Dominikus Sorabut is a Papuan activist who also produced a number of film documentaries on issues such as deforestation, illegal mining, and Indonesian government efforts to eradicate Melanesian Papuan cultures. In 2010, he interviewed a Papuan farmer who was tortured by Indonesian soldiers, helping to provide international exposure of torture and suffering of the farmers. Sorabut has written several op-ed articles and a number of book manuscripts on the Papuan people. While attending a peaceful demonstration for Papuan independence in October 2011, Sorabut was arrested when Indonesian police and soldiers fired into the crowd and detained more than 300 protesters. Sorabut was convicted of treason along with four other Papuan figures and sentenced to three years in prison. He is in the Abepura prison in Jayapura, Papua.

West Papuan leader urges peaceful defiance in the lead-up to December 1st

Papuan Leaders take a sit in floor of Papuan Police Prison. From left to right each of them; Edsison Waromi SH (Prime Minister), Forkorus Yaboisembut S.Pd ( President Republic Federal State of West Papua), Dominikus Surabut ( Aktivist)), Gad Wenda (Aktivist ), Agus Senandy Kraar (Aktivist ) and Selpius Bobii (Chair of Orginizing Commettee of Third National Papua Congress). (Photo: West Papua Media)

30 November 2011

Exclusive interview by Alex Rayfield (New Matilda) with West Papua Media

The President of the Federal Republic of West Papua may be behind bars, he may have been savagely beaten by the Indonesian police, but he has not been silenced. From his 5×4 meter cell in the bowels of the Jayapura Police Station – quarters he shares with five other Papuans also charged with rebellion against the Indonesian state – Forkorus Yaboisembut recently issued a rousing call to action smuggled out of prison.

“To all the Papuan people” Yaboisembut writes, “don’t be afraid to celebrate December 1st, whether you do so simply, or as part of large gatherings. Do not be afraid because we, the Papuan people, do not intend to destroy any country; we only wish to defend our political rights.”

Our interview, the first – clandestine – interview with Western media, may be constrained by time and space, but I can picture the tribal elder from previous meetings. He is a quietly spoken man, late in years but strong and alert. He walks tall, sits up straight and dresses neatly in long dark pants; polished slip-on shoes and patterned but subdued crisply ironed business shirts. His short hair and longish grey beard gives him the look of an Old Testament prophet, grandfatherly if you like.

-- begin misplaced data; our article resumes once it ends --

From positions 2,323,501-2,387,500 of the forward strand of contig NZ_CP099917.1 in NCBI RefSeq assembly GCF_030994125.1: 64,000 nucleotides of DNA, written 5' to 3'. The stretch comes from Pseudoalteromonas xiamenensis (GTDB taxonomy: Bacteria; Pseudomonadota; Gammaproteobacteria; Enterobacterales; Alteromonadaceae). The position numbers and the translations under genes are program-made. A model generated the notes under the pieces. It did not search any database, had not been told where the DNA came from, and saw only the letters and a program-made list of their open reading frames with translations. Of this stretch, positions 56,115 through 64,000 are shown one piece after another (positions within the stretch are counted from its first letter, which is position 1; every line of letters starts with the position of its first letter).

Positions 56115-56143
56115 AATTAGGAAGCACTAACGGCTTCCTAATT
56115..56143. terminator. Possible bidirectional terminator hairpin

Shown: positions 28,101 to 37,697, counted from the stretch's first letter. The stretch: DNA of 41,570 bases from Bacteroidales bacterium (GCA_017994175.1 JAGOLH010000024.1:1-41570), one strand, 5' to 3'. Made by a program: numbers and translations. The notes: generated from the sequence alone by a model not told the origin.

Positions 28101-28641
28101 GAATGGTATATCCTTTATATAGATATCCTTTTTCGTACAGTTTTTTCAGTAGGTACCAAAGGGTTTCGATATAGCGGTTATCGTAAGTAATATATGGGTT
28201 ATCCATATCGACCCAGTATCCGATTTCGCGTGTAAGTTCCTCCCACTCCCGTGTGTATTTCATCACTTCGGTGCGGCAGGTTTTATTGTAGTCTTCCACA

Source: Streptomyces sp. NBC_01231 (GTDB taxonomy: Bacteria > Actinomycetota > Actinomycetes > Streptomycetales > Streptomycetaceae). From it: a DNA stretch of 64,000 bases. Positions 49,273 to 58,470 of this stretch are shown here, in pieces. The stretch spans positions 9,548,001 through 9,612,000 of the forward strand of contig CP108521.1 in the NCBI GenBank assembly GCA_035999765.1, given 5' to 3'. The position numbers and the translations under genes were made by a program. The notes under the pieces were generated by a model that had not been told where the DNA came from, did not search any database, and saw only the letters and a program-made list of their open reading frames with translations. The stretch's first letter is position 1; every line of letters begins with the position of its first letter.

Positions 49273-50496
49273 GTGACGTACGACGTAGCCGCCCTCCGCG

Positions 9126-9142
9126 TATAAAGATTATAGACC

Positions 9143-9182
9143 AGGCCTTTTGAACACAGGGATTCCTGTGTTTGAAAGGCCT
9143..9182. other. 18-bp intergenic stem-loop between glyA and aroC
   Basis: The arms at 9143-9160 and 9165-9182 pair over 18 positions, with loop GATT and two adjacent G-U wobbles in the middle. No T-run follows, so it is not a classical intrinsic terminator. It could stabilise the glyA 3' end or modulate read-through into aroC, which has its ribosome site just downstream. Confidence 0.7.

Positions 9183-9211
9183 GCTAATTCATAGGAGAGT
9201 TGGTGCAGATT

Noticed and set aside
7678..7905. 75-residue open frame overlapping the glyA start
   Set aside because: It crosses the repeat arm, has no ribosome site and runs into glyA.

It is painful to think that he when he was arrested on October 19 he was tortured so badly that he could barely sit down – or stand. Dominikus Surabut, from the West Papua Council of Customary Tribal Chiefs, who was detained with the man who is now the President of the Federal Republic of West Papua and who was also badly tortured, tells me that when Mr Yaboisembut was arrested the Police beat him mercilessly with a rifle butt, raining blows down on his head and crashing their weapons into his solar plexus. In a widely published Indonesian language account of the arrest, a religious leader said that an Indonesian soldier was ready to shot him dead but was urged not to by a policeman.

West Papuan’s political rights, Mr Yaboisembut says, are inalienable. “Whether you take the United Nations founding document, the International Covenant on Civil and Political Rights, the International Covenant on Economic, Social and Political Rights or even the Indonesian Constitution as your starting point, Papuans have the right to self-determination.”

Forkorus Yaboisembut S.Pd and , Edison Waromi,SH

“The preamble to the 1945 Indonesian Constitution mentions expressly, that independence is the right of all Nations, and because of this colonialism must be swept away, it is consistent with the principles of justice and humanity. Consequently, the people of Papua cannot be blamed in accordance with any law for wanting to celebrate their national day.”

These ideas, the same ideas that inspired Indonesians to liberate themselves from Dutch rule, are igniting the imagination of entire generation who yearn to be free. What makes Mr Yaboisembut’s ideas even more extraordinary is that he is urging an insurrection that grounded in what he calls “human dignity”.

“December the first 2011, is the fiftieth anniversary of when Papuans first raised the Morning Star flag. It is our golden anniversary, the year of God’s liberation” he says evoking the images of the ancient Jewish custom of Jubilee – of freeing captives and erasing debts. “It must be celebrated in an atmosphere of peace, safety and calm”.

“To Papuans, I therefore say, do not carry out acts of terror, intimidation or commit violence of any kind towards anyone, for whatever reason, whether they are Papuan or migrants.

“Do not be afraid,” Mr Yaboisembut repeats, “God is with us.”